The ICE raids announce­ment comes on the heels of new reports of deaths and over­crowd­ing in deten­tion facil­i­ties, denial of beds and san­i­ta­tion for detained chil­dren, and con­tin­ued unwill­ing­ness by  ICE to reuni­fy fam­i­lies.

Lak­sh­mi Sri­daran, Inter­im Co-Exec­u­tive Direc­tor of South Asian Amer­i­cans Lead­ing Togeth­er (SAALT) said, “The announce­ment of these raids fur­ther under­scores the need for sanc­tu­ary poli­cies across all cities to pro­tect our com­mu­ni­ties. SAALT is work­ing with our part­ners to quick­ly dis­sem­i­nate know your rights mate­ri­als in mul­ti­ple South Asian lan­guages to pre­pare com­mu­ni­ties if ICE comes to their door. We are also encour­ag­ing mem­bers of the South Asian legal com­mu­ni­ty to offer their exper­tise and aid for indi­vid­u­als impact­ed by these raids and for those cur­rent­ly detained.”

It is increas­ing­ly clear that Con­gress must cut fund­ing from both Cus­toms and Bor­der Patrol (CBP) and ICE, and imme­di­ate­ly redi­rect fund­ing to reuni­fy­ing fam­i­lies and clos­ing deten­tion facil­i­ties across the U.S.

House Passes Historic Dream and Promise Act

We’re tak­ing a moment today to pause and cel­e­brate what just hap­pened.

After years of immi­grant jus­tice orga­niz­ing by a broad coali­tion of com­mu­ni­ty mem­bers, allies and part­ners, elect­ed offi­cials have lis­tened.

The House vot­ed last night to pass the Dream and Promise Act (H.R. 6), which offers per­ma­nent pro­tec­tions and a path­way to cit­i­zen­ship for over two mil­lion peo­ple. The bill passed the House yes­ter­day with no addi­tion­al anti-immi­grant amend­ments.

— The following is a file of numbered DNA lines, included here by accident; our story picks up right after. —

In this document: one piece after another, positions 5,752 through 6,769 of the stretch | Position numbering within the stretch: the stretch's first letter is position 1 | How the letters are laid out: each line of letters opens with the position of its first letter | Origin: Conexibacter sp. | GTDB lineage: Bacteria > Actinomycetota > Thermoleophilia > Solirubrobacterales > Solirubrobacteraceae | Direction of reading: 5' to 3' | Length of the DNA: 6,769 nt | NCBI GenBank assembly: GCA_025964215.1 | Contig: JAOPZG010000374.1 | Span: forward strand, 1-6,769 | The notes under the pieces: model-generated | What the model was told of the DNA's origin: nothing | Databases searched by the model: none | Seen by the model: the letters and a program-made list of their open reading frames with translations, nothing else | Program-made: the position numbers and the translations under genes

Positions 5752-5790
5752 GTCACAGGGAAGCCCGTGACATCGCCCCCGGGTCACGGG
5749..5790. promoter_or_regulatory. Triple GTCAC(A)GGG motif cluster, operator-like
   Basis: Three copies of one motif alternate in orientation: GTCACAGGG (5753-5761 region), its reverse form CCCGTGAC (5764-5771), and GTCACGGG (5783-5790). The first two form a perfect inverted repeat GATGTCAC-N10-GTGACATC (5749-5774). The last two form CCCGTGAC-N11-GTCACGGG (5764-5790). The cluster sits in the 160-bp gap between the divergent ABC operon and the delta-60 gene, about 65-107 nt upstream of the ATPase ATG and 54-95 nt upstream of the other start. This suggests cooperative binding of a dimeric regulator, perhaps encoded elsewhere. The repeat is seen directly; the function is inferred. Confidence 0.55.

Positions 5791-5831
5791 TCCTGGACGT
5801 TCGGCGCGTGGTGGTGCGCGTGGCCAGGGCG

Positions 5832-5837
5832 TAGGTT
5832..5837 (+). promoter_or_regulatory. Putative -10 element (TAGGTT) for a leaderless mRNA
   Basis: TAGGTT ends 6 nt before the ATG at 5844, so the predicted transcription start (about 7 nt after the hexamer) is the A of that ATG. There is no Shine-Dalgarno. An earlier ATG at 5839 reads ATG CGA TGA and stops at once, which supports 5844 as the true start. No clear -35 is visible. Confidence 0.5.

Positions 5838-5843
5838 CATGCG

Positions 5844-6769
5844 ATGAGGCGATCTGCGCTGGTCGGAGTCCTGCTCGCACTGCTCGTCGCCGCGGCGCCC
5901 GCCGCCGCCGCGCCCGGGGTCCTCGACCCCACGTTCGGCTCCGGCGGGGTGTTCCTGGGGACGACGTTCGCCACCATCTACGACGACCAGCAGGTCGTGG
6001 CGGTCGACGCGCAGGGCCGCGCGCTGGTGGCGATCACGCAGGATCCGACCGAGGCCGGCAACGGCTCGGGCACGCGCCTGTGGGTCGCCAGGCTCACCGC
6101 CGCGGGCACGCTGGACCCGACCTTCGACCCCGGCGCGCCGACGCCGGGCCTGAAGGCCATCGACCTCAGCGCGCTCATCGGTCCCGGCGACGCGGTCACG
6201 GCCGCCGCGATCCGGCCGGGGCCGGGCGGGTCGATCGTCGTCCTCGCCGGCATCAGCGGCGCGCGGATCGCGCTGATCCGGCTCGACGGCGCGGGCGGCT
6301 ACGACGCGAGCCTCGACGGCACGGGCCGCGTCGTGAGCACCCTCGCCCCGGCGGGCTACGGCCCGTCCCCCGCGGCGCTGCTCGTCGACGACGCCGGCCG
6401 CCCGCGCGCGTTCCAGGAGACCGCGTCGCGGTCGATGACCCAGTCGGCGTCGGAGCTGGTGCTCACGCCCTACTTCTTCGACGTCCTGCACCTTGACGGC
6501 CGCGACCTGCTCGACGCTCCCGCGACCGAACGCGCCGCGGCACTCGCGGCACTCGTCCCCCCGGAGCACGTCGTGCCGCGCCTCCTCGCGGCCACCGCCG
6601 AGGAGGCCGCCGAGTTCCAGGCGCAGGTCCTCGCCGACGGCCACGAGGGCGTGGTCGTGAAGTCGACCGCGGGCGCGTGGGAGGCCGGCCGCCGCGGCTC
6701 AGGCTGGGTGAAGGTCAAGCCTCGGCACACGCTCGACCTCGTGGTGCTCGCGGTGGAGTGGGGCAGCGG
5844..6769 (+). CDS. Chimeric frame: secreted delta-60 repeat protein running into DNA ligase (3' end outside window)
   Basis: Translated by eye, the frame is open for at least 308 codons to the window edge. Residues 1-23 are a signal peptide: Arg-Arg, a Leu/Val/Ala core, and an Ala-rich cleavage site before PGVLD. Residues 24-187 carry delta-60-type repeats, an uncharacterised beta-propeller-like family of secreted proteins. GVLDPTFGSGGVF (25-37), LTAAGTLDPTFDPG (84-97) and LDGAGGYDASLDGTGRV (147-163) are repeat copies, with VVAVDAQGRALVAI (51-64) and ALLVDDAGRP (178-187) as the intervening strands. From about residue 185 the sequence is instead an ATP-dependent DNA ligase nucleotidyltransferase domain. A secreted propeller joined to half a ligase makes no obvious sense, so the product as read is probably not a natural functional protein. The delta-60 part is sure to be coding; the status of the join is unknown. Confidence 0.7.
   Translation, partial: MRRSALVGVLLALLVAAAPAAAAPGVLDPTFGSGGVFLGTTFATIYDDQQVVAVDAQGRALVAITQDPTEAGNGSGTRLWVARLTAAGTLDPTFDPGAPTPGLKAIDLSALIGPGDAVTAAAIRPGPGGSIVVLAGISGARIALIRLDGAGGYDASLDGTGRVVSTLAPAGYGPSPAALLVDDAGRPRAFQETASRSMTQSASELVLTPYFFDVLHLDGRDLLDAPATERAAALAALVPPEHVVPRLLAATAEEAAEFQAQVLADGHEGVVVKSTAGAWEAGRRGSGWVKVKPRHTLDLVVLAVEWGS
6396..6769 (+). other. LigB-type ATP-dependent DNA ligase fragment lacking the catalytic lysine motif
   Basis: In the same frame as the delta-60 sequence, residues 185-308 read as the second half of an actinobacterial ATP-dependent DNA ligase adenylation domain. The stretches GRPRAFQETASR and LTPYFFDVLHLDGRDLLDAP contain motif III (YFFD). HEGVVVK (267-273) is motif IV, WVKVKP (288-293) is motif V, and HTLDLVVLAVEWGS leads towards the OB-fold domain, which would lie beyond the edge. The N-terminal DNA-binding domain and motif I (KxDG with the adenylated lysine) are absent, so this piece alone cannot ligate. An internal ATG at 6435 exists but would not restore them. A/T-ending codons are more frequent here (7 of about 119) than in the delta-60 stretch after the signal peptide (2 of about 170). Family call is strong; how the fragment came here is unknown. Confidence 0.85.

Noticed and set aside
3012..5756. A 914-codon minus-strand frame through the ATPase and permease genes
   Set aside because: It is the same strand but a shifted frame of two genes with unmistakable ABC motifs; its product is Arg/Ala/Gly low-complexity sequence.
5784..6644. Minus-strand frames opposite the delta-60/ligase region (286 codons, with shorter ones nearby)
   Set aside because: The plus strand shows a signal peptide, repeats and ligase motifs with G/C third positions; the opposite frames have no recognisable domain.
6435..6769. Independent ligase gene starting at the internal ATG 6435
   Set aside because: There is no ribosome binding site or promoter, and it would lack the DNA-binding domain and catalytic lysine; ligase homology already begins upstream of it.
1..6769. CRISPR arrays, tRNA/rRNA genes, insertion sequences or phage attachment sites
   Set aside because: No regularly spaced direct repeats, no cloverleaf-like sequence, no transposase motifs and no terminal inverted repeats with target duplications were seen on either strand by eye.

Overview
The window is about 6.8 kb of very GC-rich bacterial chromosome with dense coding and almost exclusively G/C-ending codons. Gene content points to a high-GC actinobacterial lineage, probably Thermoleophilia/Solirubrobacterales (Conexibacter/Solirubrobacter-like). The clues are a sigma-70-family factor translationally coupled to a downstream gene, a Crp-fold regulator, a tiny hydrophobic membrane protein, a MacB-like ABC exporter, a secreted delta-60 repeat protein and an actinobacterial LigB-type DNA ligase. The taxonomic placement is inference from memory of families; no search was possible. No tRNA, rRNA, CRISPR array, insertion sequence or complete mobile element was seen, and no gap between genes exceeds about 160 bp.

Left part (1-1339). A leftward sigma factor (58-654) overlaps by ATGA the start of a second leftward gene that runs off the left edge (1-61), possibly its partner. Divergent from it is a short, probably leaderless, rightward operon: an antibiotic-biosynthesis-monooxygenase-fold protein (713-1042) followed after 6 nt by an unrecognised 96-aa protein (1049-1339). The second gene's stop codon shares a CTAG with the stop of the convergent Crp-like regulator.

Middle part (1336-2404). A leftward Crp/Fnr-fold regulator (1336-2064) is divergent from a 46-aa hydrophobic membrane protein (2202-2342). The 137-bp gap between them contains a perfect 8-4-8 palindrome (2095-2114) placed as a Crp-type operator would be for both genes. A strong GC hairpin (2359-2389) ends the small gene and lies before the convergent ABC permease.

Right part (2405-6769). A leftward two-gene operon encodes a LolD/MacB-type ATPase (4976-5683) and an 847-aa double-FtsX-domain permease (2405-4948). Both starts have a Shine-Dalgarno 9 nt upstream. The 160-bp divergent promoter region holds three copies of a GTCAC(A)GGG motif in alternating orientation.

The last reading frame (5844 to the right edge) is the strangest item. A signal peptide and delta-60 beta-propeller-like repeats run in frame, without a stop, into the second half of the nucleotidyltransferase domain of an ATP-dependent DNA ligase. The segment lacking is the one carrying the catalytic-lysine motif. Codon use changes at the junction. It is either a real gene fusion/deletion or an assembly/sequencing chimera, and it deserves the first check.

H.R. 6 will have a direct impact on the lives of peo­ple who came to the U.S. as chil­dren — Deferred Action for Child­hood Arrivals (DACA) recip­i­ents. It will make a dif­fer­ence in the lives of peo­ple who came to the U.S. because their coun­tries were rav­aged by war, dis­as­ter, or U.S. inter­ven­tion — those with Tem­po­rary Pro­tect­ed Sta­tus (TPS) and Deferred Enforced Depar­ture (DED).

In our com­mu­ni­ties alone, there are over 15,000 Nepalis with TPS and 4,500 South Asians with DACA sta­tus.

H.R. 6  will give them the abil­i­ty to plan a future for them­selves.

The road ahead isn’t easy. We are dis­turbed that this vic­to­ry in the House includ­ed long debates across both par­ties on the use of deeply flawed gang data­bas­es and unjust crim­i­nal con­vic­tions to deny pro­tec­tions to some immi­grants. Ulti­mate­ly, the tire­less polit­i­cal edu­ca­tion of Mem­bers on the part of advo­cates ensured that the bill passed the House with no harm­ful addi­tions. But, our work ahead will be to stop Con­gress from fund­ing this administration’s depor­ta­tion machine.